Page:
As a result, the decision is not controlling on statutes that mandate pre-conviction DNA collection from those arrested for something beyond a crime of violence or burglary, such as any felony (as in California and 12 other states) or even on arrest for misdemeanors (like the federal scheme and seven states). Nor does the Supreme Court’s ruling cover statutes that have no similar requirement of a judicial finding of probable cause before the DNA sample may be profiled and databased, or those that permit familial matching (as does California’s). Finally, the decision does not necessarily endorse pre-conviction DNA collection from juveniles, which eight states explicitly authorize and another dozen implicitly allow.

A narrow reading would normally be expected, especially so because the Supreme Court has often cautioned about proceeding too quickly when dealing with new and rapidly changing technologies.

But there are reasons to believe that the Court did not mean for its decision to be interpreted narrowly, and is instead an unreserved endorsement of DNA collection by law enforcement. Despite several incantations of the “serious crimes only” aspect of the Maryland law and highlighting the requirement of judicial probable cause before a seized DNA sample can be processed and the results entered into a database, the majority ignores or forgets these important limitations in the rest of its opinion. For example, the majority claims that DNA allows officers to know the type of person they are dealing with and helps courts make a bail determination by indicating whether the person is linked to another offense, yet neither is possible under the Maryland scheme that limits DNA analysis and databasing until after arraignment.

In further support of DNA collection at arrest, the Court notes that people detained for minor offenses commonly turn out to be devious and dangerous criminals, citing Timothy McVeigh’s stop for driving without a license hours after the Oklahoma City bombing, and the speeding stop of two 9/11 terrorists two days before the hijacking of Flight 93. The problem here is neither stop would have triggered DNA collection under the Maryland statute. By their inclusion, though, the Court seems to endorse collecting DNA from those stopped by law enforcement for any reason, including traffic stops, on the off chance that they already did or are planning to commit in the future acts of terror.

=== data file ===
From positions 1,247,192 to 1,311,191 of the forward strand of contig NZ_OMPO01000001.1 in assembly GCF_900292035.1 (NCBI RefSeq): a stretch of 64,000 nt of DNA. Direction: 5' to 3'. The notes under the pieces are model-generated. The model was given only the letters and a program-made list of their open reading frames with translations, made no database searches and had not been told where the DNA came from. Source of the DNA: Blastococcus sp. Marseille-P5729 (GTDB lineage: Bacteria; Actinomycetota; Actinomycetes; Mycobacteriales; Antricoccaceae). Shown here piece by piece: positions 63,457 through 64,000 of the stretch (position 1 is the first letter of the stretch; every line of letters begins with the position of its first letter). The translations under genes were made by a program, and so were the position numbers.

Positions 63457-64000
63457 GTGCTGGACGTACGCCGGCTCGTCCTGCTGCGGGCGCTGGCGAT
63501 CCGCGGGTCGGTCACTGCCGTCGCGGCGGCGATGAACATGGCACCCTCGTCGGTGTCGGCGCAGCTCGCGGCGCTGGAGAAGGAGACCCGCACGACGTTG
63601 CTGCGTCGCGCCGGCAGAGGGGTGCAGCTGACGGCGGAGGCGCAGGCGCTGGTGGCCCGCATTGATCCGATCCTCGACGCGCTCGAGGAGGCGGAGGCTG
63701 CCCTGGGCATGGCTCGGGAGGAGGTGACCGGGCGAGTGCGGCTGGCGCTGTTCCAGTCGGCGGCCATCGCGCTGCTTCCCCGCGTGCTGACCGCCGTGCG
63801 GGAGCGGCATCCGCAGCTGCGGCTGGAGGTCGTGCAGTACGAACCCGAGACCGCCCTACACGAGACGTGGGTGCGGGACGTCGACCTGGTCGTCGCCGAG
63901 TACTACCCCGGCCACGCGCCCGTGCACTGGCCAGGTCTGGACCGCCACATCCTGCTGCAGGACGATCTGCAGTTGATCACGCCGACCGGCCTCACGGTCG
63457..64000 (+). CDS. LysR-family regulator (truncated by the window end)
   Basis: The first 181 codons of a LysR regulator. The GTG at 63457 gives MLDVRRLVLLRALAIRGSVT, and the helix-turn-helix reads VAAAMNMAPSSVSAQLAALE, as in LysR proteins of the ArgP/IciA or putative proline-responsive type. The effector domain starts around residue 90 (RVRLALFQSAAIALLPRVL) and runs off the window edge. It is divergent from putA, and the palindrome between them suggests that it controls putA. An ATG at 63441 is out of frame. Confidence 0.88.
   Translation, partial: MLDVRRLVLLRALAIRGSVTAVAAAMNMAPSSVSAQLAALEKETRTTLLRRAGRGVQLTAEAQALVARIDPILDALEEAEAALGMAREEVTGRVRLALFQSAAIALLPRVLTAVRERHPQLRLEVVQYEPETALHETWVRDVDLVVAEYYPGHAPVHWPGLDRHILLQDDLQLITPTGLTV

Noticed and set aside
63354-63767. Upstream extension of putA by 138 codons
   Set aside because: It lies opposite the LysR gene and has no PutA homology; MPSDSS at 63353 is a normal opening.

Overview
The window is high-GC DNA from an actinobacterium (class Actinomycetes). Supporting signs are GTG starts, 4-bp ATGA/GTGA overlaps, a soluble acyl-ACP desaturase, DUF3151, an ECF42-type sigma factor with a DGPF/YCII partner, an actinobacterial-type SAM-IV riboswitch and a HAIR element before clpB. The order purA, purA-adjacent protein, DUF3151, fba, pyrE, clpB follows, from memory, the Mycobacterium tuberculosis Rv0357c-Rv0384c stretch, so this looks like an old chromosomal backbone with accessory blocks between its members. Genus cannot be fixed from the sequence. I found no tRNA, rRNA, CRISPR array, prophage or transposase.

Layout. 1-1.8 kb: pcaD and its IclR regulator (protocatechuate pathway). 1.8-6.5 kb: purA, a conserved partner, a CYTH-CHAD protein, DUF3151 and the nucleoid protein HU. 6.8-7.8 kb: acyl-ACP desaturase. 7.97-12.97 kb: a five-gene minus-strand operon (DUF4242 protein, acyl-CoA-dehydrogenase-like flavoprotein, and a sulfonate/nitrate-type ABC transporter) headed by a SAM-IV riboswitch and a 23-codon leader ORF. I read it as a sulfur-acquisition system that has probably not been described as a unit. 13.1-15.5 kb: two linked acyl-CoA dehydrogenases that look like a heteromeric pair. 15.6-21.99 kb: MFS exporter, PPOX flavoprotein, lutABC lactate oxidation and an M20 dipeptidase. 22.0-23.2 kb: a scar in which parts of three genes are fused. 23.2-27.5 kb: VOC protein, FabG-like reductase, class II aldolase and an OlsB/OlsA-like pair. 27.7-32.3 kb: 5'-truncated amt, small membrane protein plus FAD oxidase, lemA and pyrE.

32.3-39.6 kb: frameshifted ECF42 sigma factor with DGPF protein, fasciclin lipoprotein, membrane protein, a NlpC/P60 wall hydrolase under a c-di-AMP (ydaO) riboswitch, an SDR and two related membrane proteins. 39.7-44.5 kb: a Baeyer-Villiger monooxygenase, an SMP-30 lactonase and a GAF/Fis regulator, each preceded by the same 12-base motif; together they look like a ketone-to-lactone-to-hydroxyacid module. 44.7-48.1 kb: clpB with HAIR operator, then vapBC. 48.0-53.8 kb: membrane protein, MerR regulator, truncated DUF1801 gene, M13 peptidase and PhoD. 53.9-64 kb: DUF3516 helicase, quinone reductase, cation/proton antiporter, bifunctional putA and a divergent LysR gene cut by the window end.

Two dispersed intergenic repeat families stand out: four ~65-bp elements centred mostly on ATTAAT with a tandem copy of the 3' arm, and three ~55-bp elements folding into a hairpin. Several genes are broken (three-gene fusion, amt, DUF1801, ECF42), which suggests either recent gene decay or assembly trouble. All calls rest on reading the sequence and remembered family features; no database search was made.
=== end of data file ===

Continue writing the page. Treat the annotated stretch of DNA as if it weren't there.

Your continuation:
Finally, there is no identifiable limiting principle to the holding. It certainly cannot be “serious crimes” or “crimes of violence”, because the justification for taking DNA from arrestees (identify them and solve unsolved crimes) applies just as well to anyone arrested or encountered by the police, or, for that matter, anyone present in the United States. Indeed, the bigger the database, the more effective the database at achieving its purported purposes. Given the expansion of fingerprinting—from convicts, to arrestees, to civil servants to anyone seeking a driver’s license—it will be no surprise if the next pre-conviction DNA collection case finds the “serious crimes” limitation to be of no moment.

This is not to say that DNA databasing is not effective. Without a doubt, it is, as it both makes it easier to catch the guilty and facilitates exonerating the innocent (though the upshot of the Court’s holding in Maryland v. King is that, because the constitutionality of DNA collection after conviction is undisputed, the only people who a pre-conviction DNA collection regime adds to the DNA database are those who are arrested and never convicted). Still, we must be careful with the lure of such an attractive tool as DNA collection and databasing. Several factors support a cautious approach with such a potentially invasive and expansivepractice as DNA collection at arrest, including the steady decoding of DNA itself by scientists and the government’s poor track record with regard to tantalizing sources of data.